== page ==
Traumatic Events Are Associated With Diverse Psychological Symptoms In Typically-Developing Children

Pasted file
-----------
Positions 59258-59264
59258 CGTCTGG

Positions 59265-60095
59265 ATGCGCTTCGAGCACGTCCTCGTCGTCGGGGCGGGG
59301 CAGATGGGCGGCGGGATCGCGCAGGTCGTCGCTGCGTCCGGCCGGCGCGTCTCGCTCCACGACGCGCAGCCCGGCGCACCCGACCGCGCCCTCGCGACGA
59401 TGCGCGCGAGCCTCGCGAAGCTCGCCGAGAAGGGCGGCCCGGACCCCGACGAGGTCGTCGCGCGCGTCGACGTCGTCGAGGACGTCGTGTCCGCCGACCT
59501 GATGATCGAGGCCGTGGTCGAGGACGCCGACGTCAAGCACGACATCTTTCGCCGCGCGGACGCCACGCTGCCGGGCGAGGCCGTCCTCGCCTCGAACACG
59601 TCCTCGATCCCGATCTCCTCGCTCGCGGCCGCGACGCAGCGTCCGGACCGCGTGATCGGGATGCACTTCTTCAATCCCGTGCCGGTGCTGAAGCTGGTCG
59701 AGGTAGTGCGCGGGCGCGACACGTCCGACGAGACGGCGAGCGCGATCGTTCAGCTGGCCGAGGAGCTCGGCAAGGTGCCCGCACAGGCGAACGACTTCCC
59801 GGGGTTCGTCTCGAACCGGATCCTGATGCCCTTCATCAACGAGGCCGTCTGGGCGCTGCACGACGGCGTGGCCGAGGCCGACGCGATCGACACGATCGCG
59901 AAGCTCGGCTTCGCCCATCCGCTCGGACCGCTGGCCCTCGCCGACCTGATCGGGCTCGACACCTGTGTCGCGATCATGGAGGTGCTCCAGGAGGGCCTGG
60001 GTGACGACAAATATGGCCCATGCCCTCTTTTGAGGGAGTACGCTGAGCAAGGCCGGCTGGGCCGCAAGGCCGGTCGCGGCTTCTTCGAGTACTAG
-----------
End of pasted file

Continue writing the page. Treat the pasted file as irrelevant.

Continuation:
Childhood traumatic events are significant risk factors for psychopathology according to adult retrospective research; however, few studies examine trauma exposure and psychological symptoms in pre-adolescent children. Typically-developing children, aged 9–12 years (N = 114), were recruited from the community and selected from the Developmental Chronnecto-Genomics (Dev-CoG) study examining child development. Children completed questionnaires about traumatic life events, posttraumatic stress, anxiety, depression, dissociation, anger, and internalizing and externalizing behaviors. Parents also completed internalizing and externalizing measures. The number of traumatic events significantly correlated with symptom severity across all child-report psychological measures, but surprisingly, trauma was not correlated with any parent-report scores. Follow-up analyses revealed a significant trauma effect for internalizing and externalizing behaviors according to child self-report, but not for parent-report measures. Results indicate that childhood trauma may be a non-specific risk factor for sub-clinical psychopathology in otherwise typically-developing children. Moreover, children appear to be the most appropriate reporters of their own psychological distress.